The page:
Code Review: Restructuring

Aishwar Muthuraman
2 min readFeb 3, 2017

The importance of code review: skipping to do a code review because it looks involved, could end up costing you — since you have to add to that code and it wasn’t well structured to begin with.

One good heuristic on when something needs to be restructured is: if there is too much going in a class to keep in your head, call that out in your review — ask people to break it out into a separate class.

This is also the “S” in SOLID — Single Responsibility Principle. You can get technical and argue what a responsibility is. But if you can’t keep everything going on in the class in your head, that’s too much. If the tests for that class look large and/or complex, that’s too much.

The smaller class will ensure the code is more comprehensively tested — since you can see all the different behaviors. Each class will be a lot easier to understand too.

How do you ensure that you don’t have class explosion? Class explosion is bad when you have 1 object that needs to depend on 20 objects to do its work. If 1 object, only depends on 5 — it’s small enough to wrap your mind over how it works. Each of those objects can depend on 4 other objects and in the context of each class it’s easy to understand what they do. This is good.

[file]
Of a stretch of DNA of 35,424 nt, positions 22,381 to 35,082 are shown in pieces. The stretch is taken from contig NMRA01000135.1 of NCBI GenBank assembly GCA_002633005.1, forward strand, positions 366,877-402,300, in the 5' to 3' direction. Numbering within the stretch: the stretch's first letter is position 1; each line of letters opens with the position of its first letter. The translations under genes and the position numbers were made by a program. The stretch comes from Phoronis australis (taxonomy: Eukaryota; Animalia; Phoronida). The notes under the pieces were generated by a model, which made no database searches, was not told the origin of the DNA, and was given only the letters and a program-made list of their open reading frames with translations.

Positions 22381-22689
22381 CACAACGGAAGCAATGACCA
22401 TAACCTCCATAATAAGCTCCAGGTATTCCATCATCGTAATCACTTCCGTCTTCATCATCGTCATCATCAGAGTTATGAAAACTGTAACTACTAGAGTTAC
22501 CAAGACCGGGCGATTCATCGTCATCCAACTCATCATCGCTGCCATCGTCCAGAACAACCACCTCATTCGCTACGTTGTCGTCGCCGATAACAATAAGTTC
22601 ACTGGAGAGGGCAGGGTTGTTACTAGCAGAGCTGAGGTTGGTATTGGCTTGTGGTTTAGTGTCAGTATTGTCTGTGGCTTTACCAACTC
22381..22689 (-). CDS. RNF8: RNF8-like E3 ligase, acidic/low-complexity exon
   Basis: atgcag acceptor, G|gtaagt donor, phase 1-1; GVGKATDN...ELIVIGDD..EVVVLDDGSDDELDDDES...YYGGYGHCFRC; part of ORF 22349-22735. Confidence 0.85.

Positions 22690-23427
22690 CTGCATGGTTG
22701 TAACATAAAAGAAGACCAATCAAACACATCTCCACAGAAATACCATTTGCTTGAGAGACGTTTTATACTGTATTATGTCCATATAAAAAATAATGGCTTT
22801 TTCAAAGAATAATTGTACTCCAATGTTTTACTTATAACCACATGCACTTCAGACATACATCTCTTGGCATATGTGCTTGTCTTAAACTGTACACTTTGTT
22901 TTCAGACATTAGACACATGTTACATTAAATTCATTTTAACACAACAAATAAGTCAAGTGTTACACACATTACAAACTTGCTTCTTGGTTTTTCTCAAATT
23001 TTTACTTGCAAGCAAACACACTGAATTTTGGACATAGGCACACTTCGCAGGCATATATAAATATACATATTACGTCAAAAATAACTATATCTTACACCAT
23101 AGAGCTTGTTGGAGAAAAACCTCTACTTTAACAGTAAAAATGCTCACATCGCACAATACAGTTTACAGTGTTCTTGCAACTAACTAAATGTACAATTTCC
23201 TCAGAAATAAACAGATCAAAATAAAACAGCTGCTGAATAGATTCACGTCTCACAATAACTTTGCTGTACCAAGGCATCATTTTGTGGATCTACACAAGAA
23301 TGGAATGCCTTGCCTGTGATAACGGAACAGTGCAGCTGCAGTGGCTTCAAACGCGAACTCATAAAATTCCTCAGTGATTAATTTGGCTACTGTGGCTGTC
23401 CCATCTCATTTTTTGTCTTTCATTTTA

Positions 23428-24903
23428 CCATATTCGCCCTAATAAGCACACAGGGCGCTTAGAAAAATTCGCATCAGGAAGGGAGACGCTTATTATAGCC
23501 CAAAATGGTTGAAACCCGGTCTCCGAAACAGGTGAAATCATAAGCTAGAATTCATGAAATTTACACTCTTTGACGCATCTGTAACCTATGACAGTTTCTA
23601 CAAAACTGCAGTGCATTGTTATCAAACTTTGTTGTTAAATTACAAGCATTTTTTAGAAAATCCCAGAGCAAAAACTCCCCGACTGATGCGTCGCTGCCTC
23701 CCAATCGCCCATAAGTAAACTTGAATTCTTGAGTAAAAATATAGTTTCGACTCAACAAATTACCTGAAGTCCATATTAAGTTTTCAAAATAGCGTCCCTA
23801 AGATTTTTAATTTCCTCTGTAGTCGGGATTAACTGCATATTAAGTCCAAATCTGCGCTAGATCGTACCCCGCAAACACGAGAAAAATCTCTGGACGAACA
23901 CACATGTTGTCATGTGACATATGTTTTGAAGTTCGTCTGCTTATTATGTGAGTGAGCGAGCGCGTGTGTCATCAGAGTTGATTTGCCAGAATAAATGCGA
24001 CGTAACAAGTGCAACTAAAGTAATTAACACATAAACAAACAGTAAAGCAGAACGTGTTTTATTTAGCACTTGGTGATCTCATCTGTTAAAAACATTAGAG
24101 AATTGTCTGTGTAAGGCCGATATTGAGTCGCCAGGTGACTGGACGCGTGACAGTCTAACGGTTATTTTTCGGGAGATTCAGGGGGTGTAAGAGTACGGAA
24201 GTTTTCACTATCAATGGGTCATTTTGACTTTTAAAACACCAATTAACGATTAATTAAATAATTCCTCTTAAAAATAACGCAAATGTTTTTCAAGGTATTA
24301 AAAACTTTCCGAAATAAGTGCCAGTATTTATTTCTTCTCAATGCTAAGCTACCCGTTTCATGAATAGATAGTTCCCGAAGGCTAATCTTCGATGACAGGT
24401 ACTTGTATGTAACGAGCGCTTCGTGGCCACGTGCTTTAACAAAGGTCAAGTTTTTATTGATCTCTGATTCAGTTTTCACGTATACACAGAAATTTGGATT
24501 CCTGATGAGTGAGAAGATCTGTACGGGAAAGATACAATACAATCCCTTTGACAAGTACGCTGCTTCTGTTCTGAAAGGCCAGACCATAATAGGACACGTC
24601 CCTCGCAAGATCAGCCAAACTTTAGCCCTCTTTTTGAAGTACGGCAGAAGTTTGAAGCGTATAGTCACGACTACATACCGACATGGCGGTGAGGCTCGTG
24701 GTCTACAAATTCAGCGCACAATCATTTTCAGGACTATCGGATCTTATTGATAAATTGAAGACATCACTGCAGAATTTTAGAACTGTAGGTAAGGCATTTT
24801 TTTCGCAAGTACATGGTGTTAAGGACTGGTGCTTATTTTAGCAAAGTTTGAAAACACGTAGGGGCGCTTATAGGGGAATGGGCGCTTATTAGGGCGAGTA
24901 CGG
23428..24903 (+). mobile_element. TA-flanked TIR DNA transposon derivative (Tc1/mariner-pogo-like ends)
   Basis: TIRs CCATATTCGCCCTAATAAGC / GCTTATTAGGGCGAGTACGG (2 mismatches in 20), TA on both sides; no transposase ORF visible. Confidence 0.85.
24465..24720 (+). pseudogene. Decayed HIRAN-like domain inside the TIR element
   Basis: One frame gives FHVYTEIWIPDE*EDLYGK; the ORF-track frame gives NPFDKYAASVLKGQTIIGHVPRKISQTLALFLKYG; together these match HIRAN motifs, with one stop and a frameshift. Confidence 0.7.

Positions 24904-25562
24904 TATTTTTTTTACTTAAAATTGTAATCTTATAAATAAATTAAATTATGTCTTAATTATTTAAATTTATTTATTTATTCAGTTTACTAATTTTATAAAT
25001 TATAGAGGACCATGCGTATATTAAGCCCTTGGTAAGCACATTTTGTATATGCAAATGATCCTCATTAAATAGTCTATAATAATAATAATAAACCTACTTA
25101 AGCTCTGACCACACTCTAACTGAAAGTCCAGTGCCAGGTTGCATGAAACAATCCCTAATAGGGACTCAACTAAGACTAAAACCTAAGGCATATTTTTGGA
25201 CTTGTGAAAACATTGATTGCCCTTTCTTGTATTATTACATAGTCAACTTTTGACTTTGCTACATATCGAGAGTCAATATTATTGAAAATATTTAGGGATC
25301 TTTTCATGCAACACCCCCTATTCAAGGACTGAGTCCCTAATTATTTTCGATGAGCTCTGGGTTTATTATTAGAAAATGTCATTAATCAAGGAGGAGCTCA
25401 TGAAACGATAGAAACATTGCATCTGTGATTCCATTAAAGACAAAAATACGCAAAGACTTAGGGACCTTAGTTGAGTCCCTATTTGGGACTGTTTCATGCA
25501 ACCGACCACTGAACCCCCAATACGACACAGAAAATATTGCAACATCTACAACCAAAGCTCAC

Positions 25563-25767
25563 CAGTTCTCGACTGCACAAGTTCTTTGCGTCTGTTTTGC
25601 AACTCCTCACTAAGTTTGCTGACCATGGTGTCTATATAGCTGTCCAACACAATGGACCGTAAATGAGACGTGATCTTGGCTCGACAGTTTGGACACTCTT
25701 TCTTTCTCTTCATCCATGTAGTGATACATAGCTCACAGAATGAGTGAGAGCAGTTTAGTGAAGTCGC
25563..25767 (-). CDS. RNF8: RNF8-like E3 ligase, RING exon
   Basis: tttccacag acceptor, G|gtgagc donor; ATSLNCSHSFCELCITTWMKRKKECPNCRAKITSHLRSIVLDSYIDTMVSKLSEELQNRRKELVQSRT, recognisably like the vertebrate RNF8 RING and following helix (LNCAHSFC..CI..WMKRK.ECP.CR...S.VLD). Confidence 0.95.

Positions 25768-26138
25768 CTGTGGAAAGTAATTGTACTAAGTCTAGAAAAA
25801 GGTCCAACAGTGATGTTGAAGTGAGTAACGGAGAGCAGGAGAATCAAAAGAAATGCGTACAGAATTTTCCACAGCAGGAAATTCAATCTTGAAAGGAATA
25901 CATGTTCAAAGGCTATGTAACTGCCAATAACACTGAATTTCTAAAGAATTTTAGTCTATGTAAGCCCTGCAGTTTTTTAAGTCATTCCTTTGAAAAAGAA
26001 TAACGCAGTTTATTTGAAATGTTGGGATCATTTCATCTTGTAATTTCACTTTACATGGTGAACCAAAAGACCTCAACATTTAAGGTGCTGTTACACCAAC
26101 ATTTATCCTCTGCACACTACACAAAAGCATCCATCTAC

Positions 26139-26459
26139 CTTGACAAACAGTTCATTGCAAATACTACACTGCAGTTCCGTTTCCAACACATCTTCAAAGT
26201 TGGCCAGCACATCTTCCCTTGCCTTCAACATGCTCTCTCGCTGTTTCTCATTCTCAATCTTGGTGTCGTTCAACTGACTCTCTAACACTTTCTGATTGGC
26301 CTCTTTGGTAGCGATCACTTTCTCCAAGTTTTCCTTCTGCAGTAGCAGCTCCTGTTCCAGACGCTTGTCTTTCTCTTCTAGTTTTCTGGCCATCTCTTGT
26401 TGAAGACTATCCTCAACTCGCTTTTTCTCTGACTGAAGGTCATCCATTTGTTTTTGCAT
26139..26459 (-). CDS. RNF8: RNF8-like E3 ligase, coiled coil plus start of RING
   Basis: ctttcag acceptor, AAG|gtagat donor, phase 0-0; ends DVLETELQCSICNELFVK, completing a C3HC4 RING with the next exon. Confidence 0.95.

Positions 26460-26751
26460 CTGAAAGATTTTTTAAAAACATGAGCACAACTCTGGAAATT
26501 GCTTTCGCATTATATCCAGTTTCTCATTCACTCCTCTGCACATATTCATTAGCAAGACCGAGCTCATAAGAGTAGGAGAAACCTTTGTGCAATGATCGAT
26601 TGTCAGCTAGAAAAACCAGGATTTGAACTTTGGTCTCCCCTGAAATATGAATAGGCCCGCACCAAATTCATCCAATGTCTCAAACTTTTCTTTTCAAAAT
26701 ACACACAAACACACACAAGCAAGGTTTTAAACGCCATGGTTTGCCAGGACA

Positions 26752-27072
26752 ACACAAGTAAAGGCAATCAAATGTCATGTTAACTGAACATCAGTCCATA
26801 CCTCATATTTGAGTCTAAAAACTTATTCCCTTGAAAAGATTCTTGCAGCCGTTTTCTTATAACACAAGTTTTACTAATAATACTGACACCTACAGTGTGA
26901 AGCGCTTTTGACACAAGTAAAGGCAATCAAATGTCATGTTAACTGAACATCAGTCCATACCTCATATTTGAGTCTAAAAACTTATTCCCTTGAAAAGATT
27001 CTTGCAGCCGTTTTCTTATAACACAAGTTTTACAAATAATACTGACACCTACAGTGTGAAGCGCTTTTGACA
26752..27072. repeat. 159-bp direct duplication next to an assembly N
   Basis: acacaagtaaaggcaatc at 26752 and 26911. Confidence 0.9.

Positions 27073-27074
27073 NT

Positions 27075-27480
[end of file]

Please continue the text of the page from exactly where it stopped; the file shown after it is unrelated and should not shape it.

Lots of classes is not a problem, lots of dependencies is the problem. If each class has a small number of dependencies where each dependency has a small focussed mission, that’ll be easy to understand and easy to maintain, and that is a good thing.

Originally published at



Aishwar Muthuraman

Adventuring through life. Stories of software development, engineering, fun, and reflection.